The most obvious change to the standard 2007 Expedition and 2007 Expedition Max is the bold new ‘truck-like’ styling. Prominent horizontal grille bars and a taller ‘powerdome’ hood give the Expedition a chunky, ‘macho’ appearance. The headlight covers now have a drop-down design and the amber turn signals are now located under the headlamps rather than beside them. The interior too, has a bolder, chunkier look. A new upright dashboard design, retro-style chrome gauges, and a rather bulky steering wheel are in contrast to the softer interior curves of the 2006 Expedition.

The styling of the extended length Expedition Max is different from the ‘B’ pillar rearwards. The Max has its own floorpan, rear quarter glass, and unique rear side doors that are a different shape because they’re not forced to circumvent the rear wheelwell.

Both the standard Expedition and Expedition Max come with a carryover 300-hp SOHC 24-valve 5.4-litre ‘Triton’ V8 with 365 lb-ft of torque and a maximum towing capacity of 4082 kg (9000 lbs) (8750 lbs/3969 kg for the Expedition Max) with the optional Class 4 towing package. The engine is mated to a new six-speed automatic transmission (replacing last year’s 4-speed automatic) which offers improved performance and fuel economy, according to Ford. However, official fuel consumption figures were not available at the vehicle’s introduction. One good thing: the 5.4-litre V8 uses Regular gas.

In Canada, all Expeditions come with four-wheel drive (2WD is also available in the U.S.). The electronic, shift-on-the-fly, two-speed transfer case includes a dial on the dash that offers 2HI (RWD), 4Auto (full-time 4WD), 4H (part-time 4WD), and 4L (Low range gear). Minimum ground clearance is 221 mm (8.7 inches), and an off-road package with skid plates is available for those who need it.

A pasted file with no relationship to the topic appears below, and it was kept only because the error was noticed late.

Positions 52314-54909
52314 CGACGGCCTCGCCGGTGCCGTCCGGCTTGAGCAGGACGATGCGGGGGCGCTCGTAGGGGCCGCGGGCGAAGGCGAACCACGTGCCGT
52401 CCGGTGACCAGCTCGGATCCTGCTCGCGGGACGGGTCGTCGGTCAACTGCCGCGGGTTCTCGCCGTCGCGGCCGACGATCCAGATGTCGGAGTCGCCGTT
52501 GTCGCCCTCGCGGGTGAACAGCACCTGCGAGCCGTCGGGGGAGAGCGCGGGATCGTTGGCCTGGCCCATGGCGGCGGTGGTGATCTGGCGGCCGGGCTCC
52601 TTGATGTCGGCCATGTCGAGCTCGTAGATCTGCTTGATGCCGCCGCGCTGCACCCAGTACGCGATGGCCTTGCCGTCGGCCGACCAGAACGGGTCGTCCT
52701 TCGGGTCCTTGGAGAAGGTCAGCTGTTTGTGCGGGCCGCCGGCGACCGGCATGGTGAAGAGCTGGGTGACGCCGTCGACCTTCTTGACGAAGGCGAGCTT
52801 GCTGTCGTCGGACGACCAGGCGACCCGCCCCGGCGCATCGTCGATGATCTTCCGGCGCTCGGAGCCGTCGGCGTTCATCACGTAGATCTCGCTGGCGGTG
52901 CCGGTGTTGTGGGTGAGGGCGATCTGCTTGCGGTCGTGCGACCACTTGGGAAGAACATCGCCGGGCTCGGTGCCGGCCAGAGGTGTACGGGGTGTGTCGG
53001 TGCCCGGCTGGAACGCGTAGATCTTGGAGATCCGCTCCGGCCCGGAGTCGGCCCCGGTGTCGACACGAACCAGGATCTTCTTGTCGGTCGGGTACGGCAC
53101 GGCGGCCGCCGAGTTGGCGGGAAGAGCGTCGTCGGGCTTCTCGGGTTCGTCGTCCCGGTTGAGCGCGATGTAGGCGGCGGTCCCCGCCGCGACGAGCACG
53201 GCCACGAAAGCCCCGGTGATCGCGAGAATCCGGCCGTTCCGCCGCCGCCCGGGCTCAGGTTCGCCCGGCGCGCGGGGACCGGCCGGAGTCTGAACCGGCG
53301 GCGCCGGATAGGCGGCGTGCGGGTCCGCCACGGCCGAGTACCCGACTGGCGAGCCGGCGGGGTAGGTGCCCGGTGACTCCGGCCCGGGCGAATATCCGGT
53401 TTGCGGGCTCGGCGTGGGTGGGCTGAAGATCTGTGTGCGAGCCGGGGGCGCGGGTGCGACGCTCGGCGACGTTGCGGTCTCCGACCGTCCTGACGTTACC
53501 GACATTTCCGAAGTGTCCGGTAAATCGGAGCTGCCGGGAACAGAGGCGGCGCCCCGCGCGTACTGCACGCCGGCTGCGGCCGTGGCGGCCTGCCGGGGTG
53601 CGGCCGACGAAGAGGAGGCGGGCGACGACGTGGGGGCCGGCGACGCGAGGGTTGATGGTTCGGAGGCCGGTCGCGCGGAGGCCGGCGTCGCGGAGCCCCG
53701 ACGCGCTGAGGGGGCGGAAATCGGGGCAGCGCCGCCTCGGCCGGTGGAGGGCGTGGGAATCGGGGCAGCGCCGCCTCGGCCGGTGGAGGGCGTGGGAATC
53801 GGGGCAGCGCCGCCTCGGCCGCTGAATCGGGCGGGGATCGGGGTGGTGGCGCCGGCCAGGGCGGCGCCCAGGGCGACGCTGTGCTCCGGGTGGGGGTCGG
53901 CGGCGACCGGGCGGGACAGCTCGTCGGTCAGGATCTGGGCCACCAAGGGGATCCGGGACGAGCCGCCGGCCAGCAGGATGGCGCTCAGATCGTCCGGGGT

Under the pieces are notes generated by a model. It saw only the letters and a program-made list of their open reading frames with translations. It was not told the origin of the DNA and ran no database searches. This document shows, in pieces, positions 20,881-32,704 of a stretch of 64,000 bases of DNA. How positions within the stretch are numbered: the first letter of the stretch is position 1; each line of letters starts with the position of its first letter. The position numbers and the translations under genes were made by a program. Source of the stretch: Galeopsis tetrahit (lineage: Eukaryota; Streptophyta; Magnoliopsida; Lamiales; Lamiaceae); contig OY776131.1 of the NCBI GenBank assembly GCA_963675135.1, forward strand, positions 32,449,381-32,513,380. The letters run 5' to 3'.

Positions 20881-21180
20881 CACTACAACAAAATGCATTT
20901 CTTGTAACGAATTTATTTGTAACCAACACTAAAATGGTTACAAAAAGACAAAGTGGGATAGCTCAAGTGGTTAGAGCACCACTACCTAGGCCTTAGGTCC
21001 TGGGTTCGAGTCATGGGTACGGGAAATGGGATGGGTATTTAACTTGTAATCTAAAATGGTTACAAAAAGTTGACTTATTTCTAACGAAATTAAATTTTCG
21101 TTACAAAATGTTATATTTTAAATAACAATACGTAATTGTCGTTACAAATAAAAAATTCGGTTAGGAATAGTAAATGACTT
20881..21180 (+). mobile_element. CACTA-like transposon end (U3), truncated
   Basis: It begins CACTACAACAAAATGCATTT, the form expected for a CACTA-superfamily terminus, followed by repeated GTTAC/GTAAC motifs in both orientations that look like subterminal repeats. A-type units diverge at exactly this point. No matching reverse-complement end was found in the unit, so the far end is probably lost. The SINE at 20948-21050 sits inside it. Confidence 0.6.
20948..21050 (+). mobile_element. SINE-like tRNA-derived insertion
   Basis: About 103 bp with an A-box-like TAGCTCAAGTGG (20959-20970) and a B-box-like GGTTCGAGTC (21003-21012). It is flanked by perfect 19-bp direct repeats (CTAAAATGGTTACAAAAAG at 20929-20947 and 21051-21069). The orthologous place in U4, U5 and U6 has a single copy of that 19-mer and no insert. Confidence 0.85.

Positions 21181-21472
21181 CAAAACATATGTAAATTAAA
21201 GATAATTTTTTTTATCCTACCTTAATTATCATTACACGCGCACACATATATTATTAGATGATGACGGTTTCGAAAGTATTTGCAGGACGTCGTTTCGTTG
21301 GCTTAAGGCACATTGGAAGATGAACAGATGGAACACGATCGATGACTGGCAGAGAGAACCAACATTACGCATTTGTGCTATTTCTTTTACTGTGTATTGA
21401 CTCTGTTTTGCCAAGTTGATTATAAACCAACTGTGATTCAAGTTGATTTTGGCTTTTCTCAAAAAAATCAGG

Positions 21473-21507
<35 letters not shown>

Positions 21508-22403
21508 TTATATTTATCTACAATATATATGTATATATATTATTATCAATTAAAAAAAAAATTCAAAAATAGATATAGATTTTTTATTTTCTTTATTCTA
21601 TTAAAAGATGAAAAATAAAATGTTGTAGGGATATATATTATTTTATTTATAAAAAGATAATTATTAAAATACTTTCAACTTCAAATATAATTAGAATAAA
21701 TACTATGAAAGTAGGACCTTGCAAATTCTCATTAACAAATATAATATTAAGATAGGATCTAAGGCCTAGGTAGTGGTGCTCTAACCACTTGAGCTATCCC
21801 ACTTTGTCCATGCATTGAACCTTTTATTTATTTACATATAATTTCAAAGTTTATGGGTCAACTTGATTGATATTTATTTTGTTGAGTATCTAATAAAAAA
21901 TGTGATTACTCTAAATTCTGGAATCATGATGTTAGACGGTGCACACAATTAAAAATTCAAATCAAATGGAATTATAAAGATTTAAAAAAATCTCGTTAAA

Ford’s stability and traction control system, AdvanceTrac, and a rollover sensor, are now standard equipment on all Expeditions (previously optional). The Roll Stability Control uses a gyroscopic rollover sensor to measure yaw and roll angles. If it detects a significant roll angle, it activates the stability control to brake one or more wheels to help bring the vehicle under control. As before four-wheel disc brakes with ABS are standard.

In addition to standard dual-stage front airbags, the 2007 Expedition now has standard side airbags in the front seats, and standard side curtain airbags that extend down to the bottom of the windows and protect all three rows of passengers.

First Drive: 2007 Ford Expedition ford first drives